I'm currently in defaulted federal student loans, and looking for a best strategy view point

So, my federal students loans are currently defaulted. Currently there is an law under Congress that federal student loans are not going to be collected until December 31st, 2020. I’m looking for the best strategy to get my loans forgiven if there is a proposed $50,000 cancellation. Or continue the fight and not repay until such a deal is a guarantee for the public?

All the best xo :rose:

Hi @Bearjam I’m glad you are here!

The best strategies are going to be collective. Have you joined the strike? strike.debtcollective.org

We’d love to hear your ideas about how we can organize effective actions to force this kind of mass cancellation through.

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Yes! I have joined the strike and added my name to the roster of strikers a few years ago.

The only idea that I have is that it’s strategy through words when dealing with collections and even reaching back out to the collection agency. I’m currently inquiring about a student debt in default and not sure of the outcome just yet. Processing days for messages are up to four days. So I took the time to use this site. I reached out many years ago on this communal forum, and finally back with some sort of quasi update. I mean, new ideas come up like Senator Chuck Schumer backing a cancellation. So, the power in the numbers of student borrowers are being shown student debt cancellation can be achieved and is being looked at.
I’ve extensively looked at the idea of me being in power of my negotiation for debt cancellation and finally getting the courage to reach back out to collections. But that’s all I know of for now.
The other idea is that, say the dream that $50,000 is cancelled by the proposal from Senator Elizabeth Warren and Senator Chuck Schumer, and who could the possible outcome of a $50,000 be given toward? I.e. The people that have not defaulted on loans or the people that have been paying their loans or enrolled in some Income-Driven Repayment?
^Those questions just popped in my mind.

Another update,

So it looks like my loans are in a collection agency called central research. I’m also looking for a power of attorney to help me negotiate a settlement to get out of defaulted loans. I’m currently residing in Buffalo New York and unemployed due toCOVID-19. Any advice from fellow debtors is appreciated.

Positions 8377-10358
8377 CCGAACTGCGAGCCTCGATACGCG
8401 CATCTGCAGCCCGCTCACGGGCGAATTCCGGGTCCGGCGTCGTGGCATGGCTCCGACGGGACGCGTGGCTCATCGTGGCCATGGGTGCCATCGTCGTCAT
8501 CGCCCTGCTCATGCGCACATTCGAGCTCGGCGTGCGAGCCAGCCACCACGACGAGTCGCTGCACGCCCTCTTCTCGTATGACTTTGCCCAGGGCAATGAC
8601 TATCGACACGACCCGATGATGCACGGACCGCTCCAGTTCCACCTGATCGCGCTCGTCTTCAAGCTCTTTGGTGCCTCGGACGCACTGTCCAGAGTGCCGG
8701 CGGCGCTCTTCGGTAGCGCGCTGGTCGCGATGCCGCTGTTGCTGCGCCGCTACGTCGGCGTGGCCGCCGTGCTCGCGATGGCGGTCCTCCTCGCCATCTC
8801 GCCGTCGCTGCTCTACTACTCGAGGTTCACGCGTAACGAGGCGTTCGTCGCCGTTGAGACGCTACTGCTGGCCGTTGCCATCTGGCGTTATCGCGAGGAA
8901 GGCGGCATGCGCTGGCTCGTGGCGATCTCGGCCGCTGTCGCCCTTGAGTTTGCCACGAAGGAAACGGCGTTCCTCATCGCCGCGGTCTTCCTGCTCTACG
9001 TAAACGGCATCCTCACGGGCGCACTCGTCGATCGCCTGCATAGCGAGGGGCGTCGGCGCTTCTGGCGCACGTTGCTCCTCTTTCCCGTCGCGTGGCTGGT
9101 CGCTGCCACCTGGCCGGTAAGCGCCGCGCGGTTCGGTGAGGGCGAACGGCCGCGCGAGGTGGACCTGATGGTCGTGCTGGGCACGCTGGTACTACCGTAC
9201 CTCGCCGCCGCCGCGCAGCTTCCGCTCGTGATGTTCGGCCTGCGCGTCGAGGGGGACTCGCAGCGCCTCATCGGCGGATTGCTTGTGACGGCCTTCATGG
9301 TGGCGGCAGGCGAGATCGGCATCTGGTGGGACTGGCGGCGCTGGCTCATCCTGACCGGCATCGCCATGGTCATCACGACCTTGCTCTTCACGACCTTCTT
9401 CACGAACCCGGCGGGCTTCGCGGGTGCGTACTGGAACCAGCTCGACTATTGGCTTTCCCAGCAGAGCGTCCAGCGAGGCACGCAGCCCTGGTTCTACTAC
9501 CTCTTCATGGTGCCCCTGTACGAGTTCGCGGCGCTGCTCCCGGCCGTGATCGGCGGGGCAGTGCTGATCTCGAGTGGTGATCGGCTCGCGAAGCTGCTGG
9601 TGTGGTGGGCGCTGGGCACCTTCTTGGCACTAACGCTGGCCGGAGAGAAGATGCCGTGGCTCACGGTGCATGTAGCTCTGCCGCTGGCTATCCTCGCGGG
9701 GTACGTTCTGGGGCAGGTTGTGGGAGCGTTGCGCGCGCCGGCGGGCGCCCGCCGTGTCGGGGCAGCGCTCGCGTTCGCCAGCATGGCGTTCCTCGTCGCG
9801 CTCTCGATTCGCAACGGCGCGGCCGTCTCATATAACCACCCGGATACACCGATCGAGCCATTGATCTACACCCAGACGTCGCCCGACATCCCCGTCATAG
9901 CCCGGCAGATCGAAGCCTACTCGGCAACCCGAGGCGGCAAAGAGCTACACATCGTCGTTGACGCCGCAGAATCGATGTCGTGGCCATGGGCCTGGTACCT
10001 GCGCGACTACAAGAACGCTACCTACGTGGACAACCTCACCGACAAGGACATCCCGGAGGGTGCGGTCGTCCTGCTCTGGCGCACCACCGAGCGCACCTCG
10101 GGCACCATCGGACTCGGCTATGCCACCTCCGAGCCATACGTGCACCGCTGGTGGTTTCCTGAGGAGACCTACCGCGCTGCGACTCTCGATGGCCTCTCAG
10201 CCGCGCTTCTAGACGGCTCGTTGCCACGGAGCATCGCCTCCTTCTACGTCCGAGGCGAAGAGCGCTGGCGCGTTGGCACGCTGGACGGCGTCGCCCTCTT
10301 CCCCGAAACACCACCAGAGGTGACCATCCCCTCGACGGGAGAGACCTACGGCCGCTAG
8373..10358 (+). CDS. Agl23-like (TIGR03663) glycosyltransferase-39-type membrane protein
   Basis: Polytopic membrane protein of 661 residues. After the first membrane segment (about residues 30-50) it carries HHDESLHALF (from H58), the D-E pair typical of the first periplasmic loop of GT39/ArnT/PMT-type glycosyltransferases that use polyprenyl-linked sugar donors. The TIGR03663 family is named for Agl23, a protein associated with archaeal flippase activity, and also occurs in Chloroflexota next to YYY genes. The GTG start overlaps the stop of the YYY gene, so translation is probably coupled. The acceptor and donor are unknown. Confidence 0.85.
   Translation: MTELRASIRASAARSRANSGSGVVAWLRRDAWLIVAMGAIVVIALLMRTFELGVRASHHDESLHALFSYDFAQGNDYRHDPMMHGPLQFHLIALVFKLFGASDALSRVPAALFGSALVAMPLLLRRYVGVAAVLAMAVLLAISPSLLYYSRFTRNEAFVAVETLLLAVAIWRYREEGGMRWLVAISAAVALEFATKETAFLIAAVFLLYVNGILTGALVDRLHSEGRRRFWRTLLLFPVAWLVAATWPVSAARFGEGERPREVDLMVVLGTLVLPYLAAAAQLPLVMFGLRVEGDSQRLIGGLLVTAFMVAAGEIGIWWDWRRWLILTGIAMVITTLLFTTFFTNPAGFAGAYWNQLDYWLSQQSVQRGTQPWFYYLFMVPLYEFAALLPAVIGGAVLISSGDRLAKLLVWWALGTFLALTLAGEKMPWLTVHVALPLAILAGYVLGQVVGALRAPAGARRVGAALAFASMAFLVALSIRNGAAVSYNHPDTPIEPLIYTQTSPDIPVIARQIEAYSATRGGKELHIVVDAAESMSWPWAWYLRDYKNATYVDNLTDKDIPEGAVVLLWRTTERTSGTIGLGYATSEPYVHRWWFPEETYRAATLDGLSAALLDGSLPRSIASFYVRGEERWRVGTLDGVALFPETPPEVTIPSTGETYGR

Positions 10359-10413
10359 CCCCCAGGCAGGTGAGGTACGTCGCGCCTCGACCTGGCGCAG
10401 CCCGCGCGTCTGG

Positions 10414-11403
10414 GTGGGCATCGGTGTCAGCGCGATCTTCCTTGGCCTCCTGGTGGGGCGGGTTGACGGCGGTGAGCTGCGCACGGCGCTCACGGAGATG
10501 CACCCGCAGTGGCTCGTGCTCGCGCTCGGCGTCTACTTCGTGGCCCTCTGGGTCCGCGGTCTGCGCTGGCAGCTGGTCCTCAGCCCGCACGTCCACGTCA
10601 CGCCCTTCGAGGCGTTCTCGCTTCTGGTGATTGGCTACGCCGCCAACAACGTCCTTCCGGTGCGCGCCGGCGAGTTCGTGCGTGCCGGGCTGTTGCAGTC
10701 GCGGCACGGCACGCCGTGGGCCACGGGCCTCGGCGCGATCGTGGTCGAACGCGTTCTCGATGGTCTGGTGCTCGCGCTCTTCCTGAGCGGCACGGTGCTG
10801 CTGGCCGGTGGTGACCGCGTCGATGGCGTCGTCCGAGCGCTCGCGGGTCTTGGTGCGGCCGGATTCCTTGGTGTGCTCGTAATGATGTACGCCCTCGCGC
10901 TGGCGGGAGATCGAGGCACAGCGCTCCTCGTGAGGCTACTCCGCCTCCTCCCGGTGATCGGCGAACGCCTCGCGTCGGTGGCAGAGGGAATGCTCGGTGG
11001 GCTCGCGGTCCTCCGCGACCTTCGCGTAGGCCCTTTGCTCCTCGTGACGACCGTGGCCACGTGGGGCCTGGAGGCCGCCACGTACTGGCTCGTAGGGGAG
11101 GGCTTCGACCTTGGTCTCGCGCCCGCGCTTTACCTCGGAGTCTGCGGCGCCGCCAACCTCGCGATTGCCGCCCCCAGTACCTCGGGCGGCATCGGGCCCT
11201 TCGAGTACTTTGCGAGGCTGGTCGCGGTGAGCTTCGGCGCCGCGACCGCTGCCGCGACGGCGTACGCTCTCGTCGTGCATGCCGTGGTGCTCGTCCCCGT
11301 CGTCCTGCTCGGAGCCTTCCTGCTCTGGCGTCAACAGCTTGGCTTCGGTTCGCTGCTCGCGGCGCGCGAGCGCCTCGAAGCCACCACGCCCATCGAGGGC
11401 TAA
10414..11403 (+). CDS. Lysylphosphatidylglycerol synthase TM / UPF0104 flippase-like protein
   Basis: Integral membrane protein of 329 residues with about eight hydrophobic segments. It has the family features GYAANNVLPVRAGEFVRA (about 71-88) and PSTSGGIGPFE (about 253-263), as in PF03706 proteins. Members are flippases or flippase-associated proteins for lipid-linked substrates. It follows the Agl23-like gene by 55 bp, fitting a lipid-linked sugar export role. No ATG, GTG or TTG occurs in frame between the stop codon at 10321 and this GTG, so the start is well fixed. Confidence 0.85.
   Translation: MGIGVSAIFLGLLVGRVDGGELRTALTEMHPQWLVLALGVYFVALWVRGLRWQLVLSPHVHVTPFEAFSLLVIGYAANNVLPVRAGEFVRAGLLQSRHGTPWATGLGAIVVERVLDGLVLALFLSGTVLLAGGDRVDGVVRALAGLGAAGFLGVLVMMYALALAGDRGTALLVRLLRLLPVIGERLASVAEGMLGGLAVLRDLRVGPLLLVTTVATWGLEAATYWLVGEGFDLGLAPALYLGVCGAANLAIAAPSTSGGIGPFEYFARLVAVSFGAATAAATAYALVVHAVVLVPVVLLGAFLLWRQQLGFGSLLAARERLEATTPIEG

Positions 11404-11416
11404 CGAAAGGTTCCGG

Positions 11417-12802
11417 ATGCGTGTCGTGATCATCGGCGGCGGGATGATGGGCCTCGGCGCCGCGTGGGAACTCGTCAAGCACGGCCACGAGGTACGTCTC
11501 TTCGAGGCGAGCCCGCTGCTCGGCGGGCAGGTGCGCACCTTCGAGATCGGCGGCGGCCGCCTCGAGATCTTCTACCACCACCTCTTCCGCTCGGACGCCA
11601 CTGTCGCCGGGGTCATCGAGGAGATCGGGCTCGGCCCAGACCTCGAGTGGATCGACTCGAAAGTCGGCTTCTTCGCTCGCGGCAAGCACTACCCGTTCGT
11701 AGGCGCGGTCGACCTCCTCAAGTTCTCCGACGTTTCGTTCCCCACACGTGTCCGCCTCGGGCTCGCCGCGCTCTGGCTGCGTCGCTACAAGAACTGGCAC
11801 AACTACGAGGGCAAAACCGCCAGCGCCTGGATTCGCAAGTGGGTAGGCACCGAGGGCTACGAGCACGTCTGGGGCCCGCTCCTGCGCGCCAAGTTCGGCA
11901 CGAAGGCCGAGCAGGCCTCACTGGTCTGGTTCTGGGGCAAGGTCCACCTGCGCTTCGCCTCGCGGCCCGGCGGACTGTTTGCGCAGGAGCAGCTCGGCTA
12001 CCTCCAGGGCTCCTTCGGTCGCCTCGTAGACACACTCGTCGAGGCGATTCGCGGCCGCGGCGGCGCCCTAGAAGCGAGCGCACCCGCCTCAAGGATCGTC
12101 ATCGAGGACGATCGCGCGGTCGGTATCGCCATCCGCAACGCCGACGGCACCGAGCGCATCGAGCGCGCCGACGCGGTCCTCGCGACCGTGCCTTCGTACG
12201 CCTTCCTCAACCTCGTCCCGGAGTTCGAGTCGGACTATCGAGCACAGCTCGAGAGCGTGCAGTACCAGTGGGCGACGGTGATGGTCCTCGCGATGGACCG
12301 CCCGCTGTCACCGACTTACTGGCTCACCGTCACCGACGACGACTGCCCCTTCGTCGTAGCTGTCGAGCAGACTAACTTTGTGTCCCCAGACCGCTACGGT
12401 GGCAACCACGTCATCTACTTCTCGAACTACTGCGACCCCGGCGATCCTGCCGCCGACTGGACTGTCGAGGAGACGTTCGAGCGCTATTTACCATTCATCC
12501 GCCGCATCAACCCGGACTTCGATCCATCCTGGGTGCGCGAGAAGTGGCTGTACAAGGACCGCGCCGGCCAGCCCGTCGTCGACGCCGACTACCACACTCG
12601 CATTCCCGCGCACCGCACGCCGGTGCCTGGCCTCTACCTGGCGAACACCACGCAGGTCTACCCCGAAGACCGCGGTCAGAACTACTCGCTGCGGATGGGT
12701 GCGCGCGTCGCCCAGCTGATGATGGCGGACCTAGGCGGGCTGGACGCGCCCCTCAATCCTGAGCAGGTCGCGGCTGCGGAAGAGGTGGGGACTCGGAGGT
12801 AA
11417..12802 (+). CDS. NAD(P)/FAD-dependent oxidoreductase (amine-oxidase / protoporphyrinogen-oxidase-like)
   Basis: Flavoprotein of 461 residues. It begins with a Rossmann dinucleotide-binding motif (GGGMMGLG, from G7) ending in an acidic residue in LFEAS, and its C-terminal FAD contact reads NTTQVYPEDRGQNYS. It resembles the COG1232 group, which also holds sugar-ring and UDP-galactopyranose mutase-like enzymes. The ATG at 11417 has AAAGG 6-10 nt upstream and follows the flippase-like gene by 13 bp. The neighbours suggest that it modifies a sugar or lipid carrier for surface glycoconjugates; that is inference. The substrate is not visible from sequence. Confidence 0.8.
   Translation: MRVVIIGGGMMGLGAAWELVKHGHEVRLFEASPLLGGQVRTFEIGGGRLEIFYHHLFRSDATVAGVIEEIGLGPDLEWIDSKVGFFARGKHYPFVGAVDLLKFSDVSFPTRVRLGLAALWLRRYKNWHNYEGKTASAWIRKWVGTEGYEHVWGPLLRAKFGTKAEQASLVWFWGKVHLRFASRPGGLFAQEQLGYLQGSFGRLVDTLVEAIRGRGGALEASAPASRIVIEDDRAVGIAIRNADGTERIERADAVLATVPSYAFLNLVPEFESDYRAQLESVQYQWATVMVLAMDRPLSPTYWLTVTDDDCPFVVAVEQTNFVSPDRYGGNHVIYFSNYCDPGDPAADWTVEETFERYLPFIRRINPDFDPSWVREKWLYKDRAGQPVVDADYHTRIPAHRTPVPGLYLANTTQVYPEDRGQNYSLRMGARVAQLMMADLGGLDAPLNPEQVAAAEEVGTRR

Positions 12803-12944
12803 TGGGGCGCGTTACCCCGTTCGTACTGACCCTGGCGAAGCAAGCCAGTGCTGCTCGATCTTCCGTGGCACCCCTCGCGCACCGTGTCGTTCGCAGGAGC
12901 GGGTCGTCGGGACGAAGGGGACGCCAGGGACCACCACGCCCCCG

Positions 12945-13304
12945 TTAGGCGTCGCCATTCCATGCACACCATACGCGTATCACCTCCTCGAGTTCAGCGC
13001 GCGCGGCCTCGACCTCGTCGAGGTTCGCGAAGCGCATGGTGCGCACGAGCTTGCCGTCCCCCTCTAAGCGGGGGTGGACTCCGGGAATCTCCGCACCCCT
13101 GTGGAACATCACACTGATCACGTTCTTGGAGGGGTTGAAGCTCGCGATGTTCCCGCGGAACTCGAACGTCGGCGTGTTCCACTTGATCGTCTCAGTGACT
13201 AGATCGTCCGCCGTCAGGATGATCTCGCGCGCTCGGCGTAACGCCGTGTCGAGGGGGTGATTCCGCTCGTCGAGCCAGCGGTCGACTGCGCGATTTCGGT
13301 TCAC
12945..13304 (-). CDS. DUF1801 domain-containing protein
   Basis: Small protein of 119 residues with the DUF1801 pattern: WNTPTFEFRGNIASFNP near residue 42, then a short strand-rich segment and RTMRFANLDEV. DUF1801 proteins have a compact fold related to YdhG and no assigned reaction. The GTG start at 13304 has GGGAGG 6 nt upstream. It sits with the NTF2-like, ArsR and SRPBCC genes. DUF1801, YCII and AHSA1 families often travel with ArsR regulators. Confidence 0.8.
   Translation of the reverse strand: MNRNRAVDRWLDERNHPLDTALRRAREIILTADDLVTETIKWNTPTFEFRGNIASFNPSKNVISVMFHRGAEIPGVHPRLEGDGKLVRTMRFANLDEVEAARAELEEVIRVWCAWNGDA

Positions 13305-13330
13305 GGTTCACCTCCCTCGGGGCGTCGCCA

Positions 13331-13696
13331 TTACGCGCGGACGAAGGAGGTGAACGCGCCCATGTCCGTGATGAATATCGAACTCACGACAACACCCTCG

I’m guessing these are federal student loans? Can you confirm that? Or is there a chance these might be private student loans? I’m guessing they are federal because it looks like Central Research is one of the debt collection companies the Dept of Ed hires.

You can sometimes negotiate a settlement for private student loans, but you can’t really negotiate federal loans at all. If these are federal loans one option worth exploring is consolidating your loans, which would bring them out of default. Then you can apply for an income driven repayment plan. Since you are currently unemployed, your monthly payment would almost certainly be set to $0 a month.

There are many advantages to going this route. It basically keeps you on strike (i.e. paying nothing) but removes this account from default status, which means it should be put back in good standing on your credit reports. It will also keep these debt collectors from harassing you. There is some paperwork involved, however, both with the consolidation and the application for income driven repayment.

Hi Thomas,

Yes, correct they are federal student loans. How does the debt consolidation work even though they’re thru a collection agency? On Central research website offers a debt consolidation as well as an IDR program as well.

Don’t go through the collection company to consolidate your loans. Go directly through the Department of Education. Start here:

A question arises especially during this pandemic situation. If I’m receiving unemployment, that also I offered to tax, how would i input my grossly annual income if it has changed from last year? It was from 25,000 to unemployed to receiving about 2,400 a month from pandemic. Still currently unemployed.

That is a good question and I confess I don’t know the answer to it. But you could ask your servicer or the Department of Education directly.

As a general rule of thumb when filling out paperwork like this I try to do as much homework as I can, ask everyone I can think of to ask, but if I still am unsure of how to fill it out I just do my absolute best to be honest and fill it out in the way I think is the most accurate. Given how difficult they often make these processes there are some times when it is not obvious what they are looking for and we just have to do our best. But to start I’d call your servicer or the Department and ask them.

An update for future folks that are attempting to consolidate or rehabilitate. Theres a new updated section that says loan consolidation will not erase from credit history and loan rehabilitation will still show. I think formally, loan consolidation would wipe away the credit history. If I have that correct.

Oh! I tried to consolidate my loans and it continuously ended at the end page with the site crashing and refreshing the whole process over again. I believe it to be a little intentional for this new update for loan consolidation.

Thanks for sharing this. I’m not quite sure what to make of it, but this seems worth spending some more time to look into.

Yes this is true. I emailed Chuck Schumer because this system has been around longer than I have been alive so hopefully an intern will answer back. :sweat_smile: